There must be profit or gains from such transfers.

A. CAPITAL ASSET (SECTION 2(14))

It means property of any kind held by an assessee, whether connected with his business or not.
Capital Asset may be moveable or immoveable, but does not include:

Any stock in trade.

Personal effects, e.g. moveable property held for personal use by the assessee or any
member of his family dependent on him, but excludes jewellery, drawings, paintings,
sculptures or any work of art.

Agricultural land in India, which is not an urban agricultural land.

Gold deposit fund issued under the Gold Deposit Scheme,1999.

CHAPTER III : CAPITAL GAINS


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As discussed in the earlier chapter, any profits or gains arising from the transfer of a capital asset
affected in the previous year, shall be chargeable to income tax under the head `Capital Gain` and
shall be deemed to be the income of the previous year in which the transfer took place unless
such capital gain is exempt under the Act.

Hence, capital gain arises only when there is a transfer of a capital asset. Out of the types of
Capital Gain there is a need to make distinction i.e., short term capital gains like any other
income is chargeable under normal rates of income-tax, whereas, long-term capital gain is taxed
at a concessional rate.

Section 2(47) of the Income Tax Act,1961 refers to term `transfer` in relation to capital asset
which includes:

the sale, exchange or relinquishment of the asset, or


the extinguishment of any rights therein, or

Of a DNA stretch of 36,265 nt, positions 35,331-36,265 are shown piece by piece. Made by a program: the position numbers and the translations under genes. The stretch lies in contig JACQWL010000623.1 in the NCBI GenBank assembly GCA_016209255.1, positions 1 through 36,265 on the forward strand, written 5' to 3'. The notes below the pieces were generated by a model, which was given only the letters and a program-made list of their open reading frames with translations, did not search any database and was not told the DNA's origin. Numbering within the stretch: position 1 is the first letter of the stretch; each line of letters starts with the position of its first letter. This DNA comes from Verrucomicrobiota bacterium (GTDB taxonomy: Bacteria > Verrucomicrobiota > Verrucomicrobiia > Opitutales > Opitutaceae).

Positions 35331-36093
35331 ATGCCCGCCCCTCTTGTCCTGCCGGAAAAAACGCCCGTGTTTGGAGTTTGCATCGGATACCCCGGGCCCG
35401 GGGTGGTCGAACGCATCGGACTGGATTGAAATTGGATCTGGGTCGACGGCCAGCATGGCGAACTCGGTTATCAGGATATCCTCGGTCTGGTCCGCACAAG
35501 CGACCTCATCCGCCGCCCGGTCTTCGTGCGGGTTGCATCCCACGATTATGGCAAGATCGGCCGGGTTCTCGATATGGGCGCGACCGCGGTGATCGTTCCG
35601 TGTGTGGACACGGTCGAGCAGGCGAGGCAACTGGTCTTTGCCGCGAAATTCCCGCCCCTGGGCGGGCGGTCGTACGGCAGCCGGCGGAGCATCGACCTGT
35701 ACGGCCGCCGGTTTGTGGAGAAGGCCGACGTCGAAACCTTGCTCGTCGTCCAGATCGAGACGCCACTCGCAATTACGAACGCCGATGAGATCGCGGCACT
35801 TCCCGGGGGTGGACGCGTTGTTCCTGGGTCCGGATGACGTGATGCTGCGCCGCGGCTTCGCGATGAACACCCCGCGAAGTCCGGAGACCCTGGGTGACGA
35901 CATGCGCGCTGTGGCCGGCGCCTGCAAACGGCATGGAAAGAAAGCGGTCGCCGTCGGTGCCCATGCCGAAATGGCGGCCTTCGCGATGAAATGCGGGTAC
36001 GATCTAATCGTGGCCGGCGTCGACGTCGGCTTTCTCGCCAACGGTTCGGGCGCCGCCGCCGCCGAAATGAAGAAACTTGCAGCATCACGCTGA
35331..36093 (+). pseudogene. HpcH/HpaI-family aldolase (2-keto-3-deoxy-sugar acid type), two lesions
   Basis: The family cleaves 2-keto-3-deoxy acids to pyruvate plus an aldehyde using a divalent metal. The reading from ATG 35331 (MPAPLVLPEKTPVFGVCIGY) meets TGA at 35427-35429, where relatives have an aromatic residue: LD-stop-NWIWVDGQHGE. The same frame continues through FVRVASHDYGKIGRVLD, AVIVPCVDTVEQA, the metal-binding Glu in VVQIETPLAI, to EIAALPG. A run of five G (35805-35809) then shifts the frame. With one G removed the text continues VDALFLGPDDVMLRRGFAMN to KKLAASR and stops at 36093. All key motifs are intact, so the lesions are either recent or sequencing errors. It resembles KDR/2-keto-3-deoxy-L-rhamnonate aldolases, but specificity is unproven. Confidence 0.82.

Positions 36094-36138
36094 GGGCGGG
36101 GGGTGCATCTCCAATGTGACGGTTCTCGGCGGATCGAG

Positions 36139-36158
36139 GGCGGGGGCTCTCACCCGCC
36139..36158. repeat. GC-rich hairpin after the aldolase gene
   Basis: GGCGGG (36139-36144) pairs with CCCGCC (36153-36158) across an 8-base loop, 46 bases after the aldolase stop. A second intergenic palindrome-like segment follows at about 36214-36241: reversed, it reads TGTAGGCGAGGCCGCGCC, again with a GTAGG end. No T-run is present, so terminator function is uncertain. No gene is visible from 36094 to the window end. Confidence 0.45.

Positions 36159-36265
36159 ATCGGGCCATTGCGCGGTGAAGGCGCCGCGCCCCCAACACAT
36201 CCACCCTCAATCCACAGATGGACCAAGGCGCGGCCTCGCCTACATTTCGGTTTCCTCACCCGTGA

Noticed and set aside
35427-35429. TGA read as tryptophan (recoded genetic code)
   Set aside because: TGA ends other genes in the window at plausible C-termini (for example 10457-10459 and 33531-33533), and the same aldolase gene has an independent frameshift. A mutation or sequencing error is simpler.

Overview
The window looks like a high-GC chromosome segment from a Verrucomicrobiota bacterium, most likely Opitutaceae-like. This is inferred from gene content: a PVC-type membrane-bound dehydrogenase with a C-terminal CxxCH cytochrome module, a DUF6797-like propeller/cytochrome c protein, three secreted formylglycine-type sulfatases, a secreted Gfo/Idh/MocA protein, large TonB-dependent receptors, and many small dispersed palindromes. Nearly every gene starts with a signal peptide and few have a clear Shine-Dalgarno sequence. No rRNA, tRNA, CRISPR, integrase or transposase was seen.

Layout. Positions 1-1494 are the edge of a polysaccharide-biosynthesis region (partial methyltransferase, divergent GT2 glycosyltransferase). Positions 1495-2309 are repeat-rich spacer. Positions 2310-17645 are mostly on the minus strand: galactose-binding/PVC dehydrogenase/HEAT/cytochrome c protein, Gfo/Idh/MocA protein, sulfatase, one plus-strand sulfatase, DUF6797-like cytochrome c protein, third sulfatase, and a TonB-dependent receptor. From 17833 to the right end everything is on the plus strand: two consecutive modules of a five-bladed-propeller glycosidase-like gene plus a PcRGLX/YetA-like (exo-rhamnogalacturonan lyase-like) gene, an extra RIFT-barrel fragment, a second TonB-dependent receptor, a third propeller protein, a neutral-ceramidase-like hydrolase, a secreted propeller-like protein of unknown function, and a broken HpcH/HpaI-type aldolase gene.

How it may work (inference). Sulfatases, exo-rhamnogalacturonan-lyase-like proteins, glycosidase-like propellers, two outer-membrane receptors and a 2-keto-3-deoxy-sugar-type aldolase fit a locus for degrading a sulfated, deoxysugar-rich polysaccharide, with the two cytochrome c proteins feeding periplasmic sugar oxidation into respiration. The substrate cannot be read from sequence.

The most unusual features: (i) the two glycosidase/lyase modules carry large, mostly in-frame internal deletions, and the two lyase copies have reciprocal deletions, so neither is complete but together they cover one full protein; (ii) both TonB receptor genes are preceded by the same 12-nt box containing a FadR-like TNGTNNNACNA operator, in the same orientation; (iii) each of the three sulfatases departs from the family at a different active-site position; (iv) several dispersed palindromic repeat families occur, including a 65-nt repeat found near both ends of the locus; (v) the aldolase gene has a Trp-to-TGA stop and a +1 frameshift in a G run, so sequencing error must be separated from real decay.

the compulsory acquisition thereof under the law, or
a case where the asset is converted by the owner into stock in trade of a business carried
on by him, or
the maturity or redemption of Zero Coupon Bonds now repealed.
any transaction involving the allowing of the possession of any immoveable property to
be taken or retained in part performance of contract of the nature referred to in section
53A of the Transfer of Property Act, 1882, or
any transaction which has the effect of transferring the enjoyment of any immoveable
property.

However, if there is any transaction which is not regarded, there will not be any Capital Gain.

The transactions not regarded as transfer are discussed elaborately under Section 46 and 47 of
the Income Tax Act, 1961. Although there is transfer but these are not considered to be transfer
for the purposes of Capital Gains.

CHAPTER IV : CASE STUDY


P a g e | 10

AIR 2016 SC 2016

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Judges:

- Justice ___________

- Justice ___________

Case decided on date: 1st January, 2016

CHAPTER VI : CONCLUSION
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After going through the research work, finally I can conclude by stating that any gain arising on
the transfer except such transfers as are given in Section 46 and 47 of a capital asset is
chargeable to tax under Section 45, if it is not eligible for exemption under the various sections
as discussed aforesaid above.

Another important point to be noted is that the incidence of tax on capital gains, however,
depends upon whether capital gain is a short term capital gain or a long term capital gain.

Any profit origin arising from transfer of capital asset held as investments are chargeable
to tax under the head capital gains. The gain can be on account or short- and long-term gains. A
capital gain arises only when a capital asset is transferred.

A capital gain is a profit that results from a disposition of a capital asset, such as stock, bond or
real estate, where the amount realized on the disposition exceeds the purchase price. The gain is
the difference between a higher selling price and a lower purchase price.

Conversely, a capital loss arises if the proceeds from the sale of a capital asset are less than the
purchase price. Capital gains may refer to investment income that arises in relation to real
assets, such as property; financial assets, such as shares/stocks or bonds; and intangible assets.

However, in order to overcome the other lacunas and loopholes of law, the legislatures need to
frame laws so that laws are applicable equally to everyone in uniform process.